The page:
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Advanced Partial Differential Equations with Applications, Fall 2009
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The focus of the course is the concepts and techniques for solving the partial differential equations (PDE) that permeate various scientific disciplines. The emphasis is on nonlinear PDE. Applications include problems from fluid dynamics, electrical and mechanical engineering, materials science, quantum mechanics, etc.

Subject:
Mathematics
Material Type:
Full Course
Provider:
M.I.T.
Provider Set:
M.I.T. OpenCourseWare
Author:
Rosales, Rodolfo R.
Date Added:
01/01/2009
The Age of Reason: Europe from the 17th to the Early 19th Centuries, Spring 2011
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This course asks students to consider the ways in which social theorists, institutional reformers, and political revolutionaries in the 17th through 19th centuries seized upon insights developed in the natural sciences and mathematics to change themselves and the society in which they lived. Students study trials, art, literature and music to understand developments in Europe and its colonies in these two centuries. Covers works by Newton, Locke, Voltaire, Rousseau, Marx, and Darwin.

Subject:
History
Material Type:
Full Course
Provider:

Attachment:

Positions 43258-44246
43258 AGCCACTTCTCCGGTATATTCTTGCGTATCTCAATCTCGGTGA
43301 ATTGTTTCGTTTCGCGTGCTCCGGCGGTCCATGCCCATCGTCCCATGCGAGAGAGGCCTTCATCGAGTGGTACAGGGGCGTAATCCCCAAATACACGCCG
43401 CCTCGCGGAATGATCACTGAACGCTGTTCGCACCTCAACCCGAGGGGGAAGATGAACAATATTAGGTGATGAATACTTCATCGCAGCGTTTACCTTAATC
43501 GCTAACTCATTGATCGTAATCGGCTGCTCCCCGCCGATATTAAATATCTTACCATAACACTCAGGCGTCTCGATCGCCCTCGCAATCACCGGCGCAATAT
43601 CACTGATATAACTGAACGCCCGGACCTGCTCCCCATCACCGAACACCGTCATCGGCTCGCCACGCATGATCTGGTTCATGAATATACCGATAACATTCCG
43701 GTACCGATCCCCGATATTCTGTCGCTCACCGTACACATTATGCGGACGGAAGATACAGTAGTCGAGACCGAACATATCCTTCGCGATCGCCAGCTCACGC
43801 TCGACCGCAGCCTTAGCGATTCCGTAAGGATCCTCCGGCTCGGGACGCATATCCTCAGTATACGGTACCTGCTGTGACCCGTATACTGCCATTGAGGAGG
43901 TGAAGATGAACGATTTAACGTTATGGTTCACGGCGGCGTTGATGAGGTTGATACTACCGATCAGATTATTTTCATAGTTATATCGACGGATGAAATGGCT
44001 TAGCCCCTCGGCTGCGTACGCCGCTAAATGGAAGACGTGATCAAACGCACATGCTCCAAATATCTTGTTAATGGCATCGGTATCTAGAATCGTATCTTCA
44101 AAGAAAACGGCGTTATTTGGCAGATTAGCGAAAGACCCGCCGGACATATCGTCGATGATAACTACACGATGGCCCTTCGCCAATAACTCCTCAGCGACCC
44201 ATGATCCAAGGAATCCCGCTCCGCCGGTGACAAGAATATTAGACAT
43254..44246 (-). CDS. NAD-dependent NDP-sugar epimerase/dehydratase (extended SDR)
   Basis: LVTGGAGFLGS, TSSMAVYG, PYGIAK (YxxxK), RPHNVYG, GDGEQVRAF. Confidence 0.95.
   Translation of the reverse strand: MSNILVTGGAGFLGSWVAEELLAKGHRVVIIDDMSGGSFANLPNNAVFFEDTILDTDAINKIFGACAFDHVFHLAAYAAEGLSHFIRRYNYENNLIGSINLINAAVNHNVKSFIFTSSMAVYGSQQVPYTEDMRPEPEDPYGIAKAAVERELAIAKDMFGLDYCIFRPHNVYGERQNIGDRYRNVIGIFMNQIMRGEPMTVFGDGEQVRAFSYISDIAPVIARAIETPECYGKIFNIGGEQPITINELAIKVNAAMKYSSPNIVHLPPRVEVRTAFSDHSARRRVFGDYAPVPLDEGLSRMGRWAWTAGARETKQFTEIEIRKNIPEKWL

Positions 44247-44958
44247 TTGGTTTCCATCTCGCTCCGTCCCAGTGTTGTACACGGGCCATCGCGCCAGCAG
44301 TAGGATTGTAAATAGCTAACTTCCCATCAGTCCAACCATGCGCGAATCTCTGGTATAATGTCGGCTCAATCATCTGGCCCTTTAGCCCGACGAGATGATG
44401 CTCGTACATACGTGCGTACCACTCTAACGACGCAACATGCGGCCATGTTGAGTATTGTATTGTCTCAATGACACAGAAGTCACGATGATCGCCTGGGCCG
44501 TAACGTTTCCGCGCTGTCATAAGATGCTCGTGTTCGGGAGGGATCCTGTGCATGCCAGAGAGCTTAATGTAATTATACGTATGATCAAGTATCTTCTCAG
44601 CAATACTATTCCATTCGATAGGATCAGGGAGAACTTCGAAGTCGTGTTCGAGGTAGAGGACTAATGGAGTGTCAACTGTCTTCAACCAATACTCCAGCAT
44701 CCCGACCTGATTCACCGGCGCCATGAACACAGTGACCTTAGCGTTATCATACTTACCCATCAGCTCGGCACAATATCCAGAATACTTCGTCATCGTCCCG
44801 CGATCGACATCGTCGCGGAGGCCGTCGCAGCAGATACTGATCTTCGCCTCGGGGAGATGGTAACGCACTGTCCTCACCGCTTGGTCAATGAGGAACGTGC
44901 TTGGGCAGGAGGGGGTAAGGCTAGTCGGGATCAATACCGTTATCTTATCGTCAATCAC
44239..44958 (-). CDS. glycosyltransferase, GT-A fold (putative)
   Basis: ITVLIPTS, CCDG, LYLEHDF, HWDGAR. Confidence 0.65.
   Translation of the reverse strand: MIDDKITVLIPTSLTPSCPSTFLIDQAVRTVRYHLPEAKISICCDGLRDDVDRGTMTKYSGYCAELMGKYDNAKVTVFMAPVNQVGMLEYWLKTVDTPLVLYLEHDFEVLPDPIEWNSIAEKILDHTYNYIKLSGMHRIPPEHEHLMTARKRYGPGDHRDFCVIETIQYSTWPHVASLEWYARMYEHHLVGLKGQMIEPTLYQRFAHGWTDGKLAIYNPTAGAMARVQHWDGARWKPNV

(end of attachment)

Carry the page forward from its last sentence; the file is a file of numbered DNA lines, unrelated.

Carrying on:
M.I.T.
Provider Set:
M.I.T. OpenCourseWare
Author:
Ravel, Jeffrey S.
Date Added:
01/01/2011
Algebra II, Spring 2011
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This undergraduate level course follows Algebra I. Topics include group representations, rings, ideals, fields, polynomial rings, modules, factorization, integers in quadratic number fields, field extensions, and Galois theory.

Subject:
Mathematics
Material Type:
Full Course
Provider:
M.I.T.
Provider Set:
M.I.T. OpenCourseWare
Author:
Artin, Michael
Date Added:
01/01/2011
Algebraic Combinatorics, Spring 2009
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This is an introductory course in algebraic combinatorics. No prior knowledge of combinatorics is expected, but assumes a familiarity with linear algebra and finite groups. Topics were chosen to show the beauty and power of techniques in algebraic combinatorics. Rigorous mathematical proofs are expected.

Subject:
Mathematics
Material Type:
Full Course
Provider:
M.I.T.
Provider Set:
M.I.T. OpenCourseWare
Author:
Musiker, Gregg
Date Added:
01/01/2009
Algebraic Geometry, Spring 2009
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This course provides an introduction to the language of schemes, properties of morphisms, and sheaf cohomology. Together with 18.725 Algebraic Geometry, students gain an understanding of the basic notions and techniques of modern algebraic geometry.

Subject:
Mathematics
Material Type:
Full Course
Provider:
M.I.T.
Provider Set:
M.I.T. OpenCourseWare
Author:
Kedlaya, Kiran
Date Added:
01/01/2009
Algebraic Topology II, Spring 2006
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In this second term of Algebraic Topology, the topics covered include fibrations, homotopy groups, the Hurewicz theorem, vector bundles, characteristic classes, cobordism, and possible further topics at the discretion of the instructor.

Subject:
Mathematics
Material Type:
Full Course
Provider:
M.I.T.
Provider Set:
M.I.T. OpenCourseWare
Author:
Behrens, Mark
Date Added:
01/01/2006
America in Depression and War, Spring 2012
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This course focuses on the Great Depression and World War II and how they led to a major reordering of American politics and society. We will examine how ordinary people experienced these crises and how those experiences changed their outlook on politics and the world around them.